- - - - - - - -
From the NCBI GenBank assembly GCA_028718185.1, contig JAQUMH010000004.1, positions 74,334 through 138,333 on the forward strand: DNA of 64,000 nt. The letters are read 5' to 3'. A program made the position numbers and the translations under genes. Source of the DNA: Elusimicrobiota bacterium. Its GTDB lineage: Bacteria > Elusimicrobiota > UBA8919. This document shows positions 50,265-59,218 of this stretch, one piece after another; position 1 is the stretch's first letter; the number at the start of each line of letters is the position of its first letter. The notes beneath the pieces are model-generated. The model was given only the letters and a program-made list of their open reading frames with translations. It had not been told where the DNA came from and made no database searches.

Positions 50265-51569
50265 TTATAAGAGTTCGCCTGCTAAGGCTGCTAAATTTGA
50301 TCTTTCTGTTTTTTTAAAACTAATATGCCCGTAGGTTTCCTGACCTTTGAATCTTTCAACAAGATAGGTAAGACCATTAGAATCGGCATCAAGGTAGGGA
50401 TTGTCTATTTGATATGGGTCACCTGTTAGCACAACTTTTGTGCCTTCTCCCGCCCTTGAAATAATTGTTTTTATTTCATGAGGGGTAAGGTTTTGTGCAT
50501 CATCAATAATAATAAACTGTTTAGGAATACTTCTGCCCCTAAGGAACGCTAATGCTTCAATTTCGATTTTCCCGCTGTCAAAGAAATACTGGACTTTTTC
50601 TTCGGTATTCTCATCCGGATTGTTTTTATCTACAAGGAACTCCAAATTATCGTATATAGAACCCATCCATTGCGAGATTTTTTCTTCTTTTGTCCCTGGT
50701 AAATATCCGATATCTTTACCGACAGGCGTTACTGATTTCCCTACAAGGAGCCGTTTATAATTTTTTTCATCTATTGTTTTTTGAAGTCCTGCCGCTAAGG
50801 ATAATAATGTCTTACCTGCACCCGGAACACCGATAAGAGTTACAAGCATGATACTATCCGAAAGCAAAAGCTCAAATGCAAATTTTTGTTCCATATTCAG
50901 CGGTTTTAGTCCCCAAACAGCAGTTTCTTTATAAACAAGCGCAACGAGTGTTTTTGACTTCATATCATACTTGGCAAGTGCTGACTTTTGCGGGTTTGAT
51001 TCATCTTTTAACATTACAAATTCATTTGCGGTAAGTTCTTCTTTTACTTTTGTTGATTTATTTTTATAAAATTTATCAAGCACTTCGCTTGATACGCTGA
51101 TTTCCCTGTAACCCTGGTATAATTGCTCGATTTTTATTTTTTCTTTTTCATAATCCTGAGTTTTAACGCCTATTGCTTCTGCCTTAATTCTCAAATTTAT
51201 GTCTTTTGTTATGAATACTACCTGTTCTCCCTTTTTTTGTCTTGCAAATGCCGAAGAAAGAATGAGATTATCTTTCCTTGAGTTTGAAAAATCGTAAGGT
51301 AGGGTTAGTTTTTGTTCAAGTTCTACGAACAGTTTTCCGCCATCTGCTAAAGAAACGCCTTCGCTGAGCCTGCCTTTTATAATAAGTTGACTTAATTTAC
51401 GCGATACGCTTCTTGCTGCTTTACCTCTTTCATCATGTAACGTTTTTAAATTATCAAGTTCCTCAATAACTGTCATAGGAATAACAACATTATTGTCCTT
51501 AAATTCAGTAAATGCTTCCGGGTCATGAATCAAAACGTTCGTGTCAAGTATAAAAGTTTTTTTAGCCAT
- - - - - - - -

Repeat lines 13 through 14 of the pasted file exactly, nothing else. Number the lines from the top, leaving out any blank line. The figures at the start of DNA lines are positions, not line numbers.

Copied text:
51201 GTCTTTTGTTATGAATACTACCTGTTCTCCCTTTTTTTGTCTTGCAAATGCCGAAGAAAGAATGAGATTATCTTTCCTTGAGTTTGAAAAATCGTAAGGT
51301 AGGGTTAGTTTTTGTTCAAGTTCTACGAACAGTTTTCCGCCATCTGCTAAAGAAACGCCTTCGCTGAGCCTGCCTTTTATAATAAGTTGACTTAATTTAC